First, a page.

Prospects for International Economic Cooperation, Remarks by John Lipsky, First Deputy Managing Director, IMF
September 15, 2010Remarks by John Lipsky, First Deputy Managing Director, IMF
At Foreign Policy Association, New York
September 15, 2010
As Prepared for Delivery
Market and Policy Failures and the Global Crisis
In retrospect, it seems clear that the speed and severity of the global financial crisis – and the ensuing Great Recession—represented a powerful confluence of both market and policy failures. The crisis erupted when the vulnerabilities and imbalances accumulated during the Great Moderation of the previous two decades – years of sustained global growth, low inflation and burgeoning capital markets – could no longer be contained. The growing vulnerabilities, in turn, reflected a progressive breakdown in market discipline, regulatory flaws, and inconsistent economic policies along several dimensions. As earlier complacency gave way during 2007/2008 to extreme concern, financial and economic responses turned virulent, and the impact spread globally at an unexpected speed.
Of course, the epicenter of the crisis was the financial sector in advanced economies. Elemental failures of market discipline – mainly in the United States and Europe—created fault lines of unanticipated severity. As events demonstrated, the growing globalization that had ushered in a period of unprecedented prosperity also had created transmission channels that spread distress at an unprecedented velocity. Just as financial distress cut a swath through international markets, the fourth quarter of 2008 witnessed a frightening drop in manufactured exports from places that had never heard of the Lehman brothers or had any idea what these heretofore unknown siblings had been doing for a living.
One common factor in this web of failures was a weakness in international cooperation, regarding, among other things, global economic and financial governance. As we can see clearly in hindsight, the supervision and regulation of cross-border financial institutions were weaker and more fragmented than had been recognized generally. Financial safety nets and the frameworks for the resolution of non-viable financial institutions were internationally inconsistent and inadequate. Bilateral, regional and multilateral arrangements to address financing and liquidity needs in periods of stress were too reactive and ultimately ad hoc. Importantly, macroeconomic policies were developed outside of an effective collaborative framework. As a result, substantial differences developed and persisted in growth rates of domestic demand. The counterpart of this development was the build-up of unprecedented international payments imbalances without an effective policy response.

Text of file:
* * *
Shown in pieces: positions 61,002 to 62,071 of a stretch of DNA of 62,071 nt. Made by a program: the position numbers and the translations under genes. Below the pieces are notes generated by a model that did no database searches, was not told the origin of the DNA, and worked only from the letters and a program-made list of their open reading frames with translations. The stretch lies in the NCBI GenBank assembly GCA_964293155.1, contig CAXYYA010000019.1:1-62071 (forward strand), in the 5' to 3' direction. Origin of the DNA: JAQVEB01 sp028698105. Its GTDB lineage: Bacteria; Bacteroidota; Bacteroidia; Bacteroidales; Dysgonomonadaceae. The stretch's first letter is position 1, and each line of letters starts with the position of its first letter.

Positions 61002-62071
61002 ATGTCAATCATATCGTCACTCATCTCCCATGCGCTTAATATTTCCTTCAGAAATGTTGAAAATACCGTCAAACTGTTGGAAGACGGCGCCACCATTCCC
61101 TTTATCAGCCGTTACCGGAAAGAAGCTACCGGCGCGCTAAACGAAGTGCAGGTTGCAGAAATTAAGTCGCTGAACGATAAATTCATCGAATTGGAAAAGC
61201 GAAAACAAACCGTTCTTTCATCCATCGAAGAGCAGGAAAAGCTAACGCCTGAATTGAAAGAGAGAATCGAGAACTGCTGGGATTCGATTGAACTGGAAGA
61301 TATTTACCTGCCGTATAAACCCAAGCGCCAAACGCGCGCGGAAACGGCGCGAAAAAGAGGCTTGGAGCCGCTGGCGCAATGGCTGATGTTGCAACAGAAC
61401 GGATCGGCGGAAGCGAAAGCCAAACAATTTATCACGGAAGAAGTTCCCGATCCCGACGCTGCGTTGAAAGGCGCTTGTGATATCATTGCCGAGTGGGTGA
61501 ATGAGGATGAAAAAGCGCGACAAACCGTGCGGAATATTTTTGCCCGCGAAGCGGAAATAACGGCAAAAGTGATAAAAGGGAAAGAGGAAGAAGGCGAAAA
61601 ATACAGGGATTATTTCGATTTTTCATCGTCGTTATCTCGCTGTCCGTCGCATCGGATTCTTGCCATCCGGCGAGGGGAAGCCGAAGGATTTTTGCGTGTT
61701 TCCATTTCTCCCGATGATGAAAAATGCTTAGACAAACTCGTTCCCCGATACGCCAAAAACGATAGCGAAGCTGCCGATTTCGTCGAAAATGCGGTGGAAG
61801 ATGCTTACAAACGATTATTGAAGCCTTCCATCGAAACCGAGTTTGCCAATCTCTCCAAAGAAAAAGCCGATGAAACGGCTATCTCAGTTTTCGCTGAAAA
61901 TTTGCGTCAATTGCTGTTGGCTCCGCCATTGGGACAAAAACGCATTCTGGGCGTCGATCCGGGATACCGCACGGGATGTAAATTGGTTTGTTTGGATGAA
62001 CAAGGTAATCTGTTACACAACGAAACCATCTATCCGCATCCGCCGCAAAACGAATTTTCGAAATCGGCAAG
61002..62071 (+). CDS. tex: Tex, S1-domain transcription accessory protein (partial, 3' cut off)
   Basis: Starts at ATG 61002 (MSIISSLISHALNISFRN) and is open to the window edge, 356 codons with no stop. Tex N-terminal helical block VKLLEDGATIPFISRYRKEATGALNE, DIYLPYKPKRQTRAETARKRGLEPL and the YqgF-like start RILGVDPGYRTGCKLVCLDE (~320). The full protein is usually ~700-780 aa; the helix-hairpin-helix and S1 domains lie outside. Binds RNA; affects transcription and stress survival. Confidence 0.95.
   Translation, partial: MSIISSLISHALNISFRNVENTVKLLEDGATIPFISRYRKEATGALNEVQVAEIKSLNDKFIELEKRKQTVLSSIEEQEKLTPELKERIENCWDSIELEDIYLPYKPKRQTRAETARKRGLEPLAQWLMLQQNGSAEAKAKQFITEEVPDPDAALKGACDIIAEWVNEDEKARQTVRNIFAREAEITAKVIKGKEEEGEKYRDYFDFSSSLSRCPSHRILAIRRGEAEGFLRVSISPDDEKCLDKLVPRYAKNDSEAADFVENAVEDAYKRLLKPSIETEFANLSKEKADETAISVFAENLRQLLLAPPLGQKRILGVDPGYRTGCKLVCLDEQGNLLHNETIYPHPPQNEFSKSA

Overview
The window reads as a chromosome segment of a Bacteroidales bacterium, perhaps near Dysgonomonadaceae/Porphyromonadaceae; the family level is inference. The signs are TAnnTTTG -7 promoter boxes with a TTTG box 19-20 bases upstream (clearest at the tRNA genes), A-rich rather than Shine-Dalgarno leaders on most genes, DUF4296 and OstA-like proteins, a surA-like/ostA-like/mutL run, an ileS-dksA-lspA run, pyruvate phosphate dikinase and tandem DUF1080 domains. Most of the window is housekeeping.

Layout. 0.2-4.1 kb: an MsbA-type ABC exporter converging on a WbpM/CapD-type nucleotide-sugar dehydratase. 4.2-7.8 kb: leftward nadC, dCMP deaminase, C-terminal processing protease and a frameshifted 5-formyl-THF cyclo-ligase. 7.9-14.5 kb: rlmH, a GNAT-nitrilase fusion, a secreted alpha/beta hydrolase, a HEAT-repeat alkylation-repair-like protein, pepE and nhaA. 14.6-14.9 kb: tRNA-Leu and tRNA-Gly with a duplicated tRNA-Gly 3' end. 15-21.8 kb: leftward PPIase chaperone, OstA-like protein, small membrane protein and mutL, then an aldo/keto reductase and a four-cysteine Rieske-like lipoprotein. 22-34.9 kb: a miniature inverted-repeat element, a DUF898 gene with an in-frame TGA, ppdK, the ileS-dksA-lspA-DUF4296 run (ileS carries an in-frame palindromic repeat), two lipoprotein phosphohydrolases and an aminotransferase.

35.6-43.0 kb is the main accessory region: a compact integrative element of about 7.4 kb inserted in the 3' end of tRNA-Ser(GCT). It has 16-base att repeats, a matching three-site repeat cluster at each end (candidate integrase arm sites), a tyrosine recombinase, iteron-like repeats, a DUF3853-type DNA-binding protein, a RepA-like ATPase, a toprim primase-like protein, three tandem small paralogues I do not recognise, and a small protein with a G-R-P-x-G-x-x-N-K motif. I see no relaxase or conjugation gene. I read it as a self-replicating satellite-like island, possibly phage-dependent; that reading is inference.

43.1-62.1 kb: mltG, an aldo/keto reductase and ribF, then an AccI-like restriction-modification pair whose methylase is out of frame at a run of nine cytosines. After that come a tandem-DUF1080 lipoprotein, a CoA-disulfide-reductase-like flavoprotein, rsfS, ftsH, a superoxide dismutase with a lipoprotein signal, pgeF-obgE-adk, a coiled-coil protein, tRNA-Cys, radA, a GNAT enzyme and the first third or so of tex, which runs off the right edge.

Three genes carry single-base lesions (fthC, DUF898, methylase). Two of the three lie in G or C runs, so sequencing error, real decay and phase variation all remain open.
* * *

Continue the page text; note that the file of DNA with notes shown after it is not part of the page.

Of course, this is not exactly an uplifting opening for my remarks today. Nonetheless, I am preparing the ground for three positive messages. First, out of this searing experience is emerging a significantly bolstered framework of international cooperation across several relevant areas. Thus, the common threat of an imminent global disaster prompted a dramatic increase in cooperation and set in motion unprecedented and coordinated global action.
Second, the near-term actions growing out of this cooperation are helping to usher in what we expect to be a moderate global recovery. Third, if the new patterns of cooperation can be nurtured, fortified and sustained, the recovery will be strengthened and extended. If so, there will be broad-based benefits to be shared, including among other good things, reductions in unemployment around the world as well as here in the United States, and renewed progress in reducing poverty.
In fact, we can identify already many significant accomplishments that have been facilitated by enhanced international cooperation. The unprecedented anti-crisis measures included the largest-ever coordinated countercyclical budgetary actions, rapid and massive rate cuts by major central banks and their provision of unprecedented sums through currency swap lines to support global market liquidity. In the midst of the crisis, the largest economies acting in concert also provided large increases in the resources available to international financial institutions – including a tripling of the resources available to the IMF, among other effects helping to cushion the poorest countries from the brunt of the crisis.
Moreover, substantial actions have been undertaken to strengthen the global financial safety net, thereby reducing the risks of a new crisis. Finally, there is underway via the newly –formed Group of 20 Leaders Summit process a cooperative effort to enhance the coherence of macroeconomic policy formulation and implementation, with the goal of producing stronger, more sustainable and more balanced international growth. Together, these efforts demonstrate the potential scope for, and potential gains from, strong and sensible international collaboration.